How to Calculate Your Home's Replacement Cost Value
Establishing an accurate replacement cost for your home is vital. But it's a tricky process. Fortunately, there are several routes you can take to ensure you're properly covered.
Replacement cost is an integral part of a homeowners insurance policy. If your house is damaged or destroyed, replacement cost is the amount that your insurer pays to replace or repair it.
There are different methods to calculate a home's replacement cost. You need to make sure these calculations are accurate. If they aren't, you're at a huge financial risk. In the event of a claim, insufficient replacement cost coverage can lead to enormous out-of-pocket costs.
Remember, replacement cost and actual cash value are two different valuation methods.
Why Accurate Replacement Cost Matters
Let's imagine a scary scenario: your home is destroyed by a fire. Fortunately, a standard policy covers fire. With current labor and construction costs, it costs $250,000 to rebuild your home. Unfortunately, your home insurance policy only has a replacement cost amount of $200,000. That means you're $50,000 short to rebuild your home.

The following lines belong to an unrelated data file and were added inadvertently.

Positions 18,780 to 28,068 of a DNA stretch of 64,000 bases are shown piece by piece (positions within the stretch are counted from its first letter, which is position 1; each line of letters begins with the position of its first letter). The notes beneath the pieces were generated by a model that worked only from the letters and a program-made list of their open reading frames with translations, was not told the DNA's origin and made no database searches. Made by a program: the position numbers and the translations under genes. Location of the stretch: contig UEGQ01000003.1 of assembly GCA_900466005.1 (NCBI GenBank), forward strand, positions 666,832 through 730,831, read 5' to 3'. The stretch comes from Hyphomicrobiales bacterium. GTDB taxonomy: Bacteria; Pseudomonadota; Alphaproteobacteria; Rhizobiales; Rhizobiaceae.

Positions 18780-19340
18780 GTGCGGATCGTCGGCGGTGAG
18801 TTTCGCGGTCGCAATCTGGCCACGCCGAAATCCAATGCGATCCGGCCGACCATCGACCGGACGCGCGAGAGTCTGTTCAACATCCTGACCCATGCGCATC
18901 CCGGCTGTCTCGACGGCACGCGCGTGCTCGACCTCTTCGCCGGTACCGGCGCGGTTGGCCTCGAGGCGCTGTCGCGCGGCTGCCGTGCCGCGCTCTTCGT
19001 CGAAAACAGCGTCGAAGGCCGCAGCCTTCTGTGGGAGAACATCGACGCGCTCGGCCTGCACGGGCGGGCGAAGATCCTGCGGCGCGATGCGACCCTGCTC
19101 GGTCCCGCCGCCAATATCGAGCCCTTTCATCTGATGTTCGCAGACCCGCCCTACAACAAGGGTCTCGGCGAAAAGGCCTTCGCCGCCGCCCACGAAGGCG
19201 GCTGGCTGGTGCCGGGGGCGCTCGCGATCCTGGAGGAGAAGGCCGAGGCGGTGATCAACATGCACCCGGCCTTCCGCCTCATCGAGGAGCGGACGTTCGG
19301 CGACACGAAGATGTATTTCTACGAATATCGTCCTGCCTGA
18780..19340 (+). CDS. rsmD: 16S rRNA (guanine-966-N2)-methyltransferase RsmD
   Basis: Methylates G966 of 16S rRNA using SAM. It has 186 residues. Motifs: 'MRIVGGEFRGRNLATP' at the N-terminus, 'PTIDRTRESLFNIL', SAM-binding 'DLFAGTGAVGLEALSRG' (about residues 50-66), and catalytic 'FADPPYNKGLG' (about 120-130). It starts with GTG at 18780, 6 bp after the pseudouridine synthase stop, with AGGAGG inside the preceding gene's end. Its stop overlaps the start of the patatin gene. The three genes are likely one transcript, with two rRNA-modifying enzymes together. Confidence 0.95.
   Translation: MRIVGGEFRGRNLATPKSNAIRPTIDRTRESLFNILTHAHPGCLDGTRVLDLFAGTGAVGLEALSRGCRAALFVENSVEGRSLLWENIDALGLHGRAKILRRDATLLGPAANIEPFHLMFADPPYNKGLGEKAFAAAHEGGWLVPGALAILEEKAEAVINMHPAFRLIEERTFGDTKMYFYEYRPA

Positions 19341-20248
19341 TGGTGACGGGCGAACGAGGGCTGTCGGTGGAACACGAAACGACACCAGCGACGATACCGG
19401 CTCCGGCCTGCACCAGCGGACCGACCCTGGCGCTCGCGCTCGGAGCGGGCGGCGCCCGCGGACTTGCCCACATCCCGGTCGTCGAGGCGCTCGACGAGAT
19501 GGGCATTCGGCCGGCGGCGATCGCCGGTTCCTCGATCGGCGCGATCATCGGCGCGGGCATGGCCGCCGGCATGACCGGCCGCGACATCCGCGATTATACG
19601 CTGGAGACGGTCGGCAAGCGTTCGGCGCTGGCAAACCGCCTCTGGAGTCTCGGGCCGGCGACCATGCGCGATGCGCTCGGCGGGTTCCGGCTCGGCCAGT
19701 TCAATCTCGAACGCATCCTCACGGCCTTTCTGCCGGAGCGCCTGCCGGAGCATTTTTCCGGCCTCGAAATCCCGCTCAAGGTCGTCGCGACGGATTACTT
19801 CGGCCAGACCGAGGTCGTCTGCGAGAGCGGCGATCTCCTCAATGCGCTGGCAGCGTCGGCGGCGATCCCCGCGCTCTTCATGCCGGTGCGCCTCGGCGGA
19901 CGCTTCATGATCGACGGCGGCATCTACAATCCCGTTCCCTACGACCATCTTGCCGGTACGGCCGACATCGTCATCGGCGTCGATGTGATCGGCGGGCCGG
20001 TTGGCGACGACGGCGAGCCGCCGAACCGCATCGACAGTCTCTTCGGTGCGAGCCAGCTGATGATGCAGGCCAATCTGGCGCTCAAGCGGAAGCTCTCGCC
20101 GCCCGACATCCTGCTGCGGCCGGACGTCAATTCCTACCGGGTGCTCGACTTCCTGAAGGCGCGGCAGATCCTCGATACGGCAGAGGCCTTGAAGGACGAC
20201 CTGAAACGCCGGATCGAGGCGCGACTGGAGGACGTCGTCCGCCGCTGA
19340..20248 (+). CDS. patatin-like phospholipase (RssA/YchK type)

This example is a stark reality faced by many homeowners. A 2013 study by MSB, a building cost analysis company, revealed the startling truth. Their research shows that 60 percent of homes are undervalued by an average of 17 percent.
That's why it's so important to get an accurate replacement cost. But there's a certain amount of subjectivity to replacement cost. Your calculation can differ from that of your insurer. It's vital that you fact-check your insurer's conclusion.
Assessing Your Home's Replacement Cost
Remember; replacement cost does NOT account for your mortgage, your home's market value, or the cost of the land. It only factors the price to rebuild your home, including material and labor.
When purchasing home insurance, your insurer may decide your home's replacement cost. Most companies determine replacement cost with public data plus their own market research and construction algorithms. Their agents use proprietary software to estimate the replacement cost. But it's rare for an insurance company to physically inspect your home in person. That's why incorrect valuations can happen.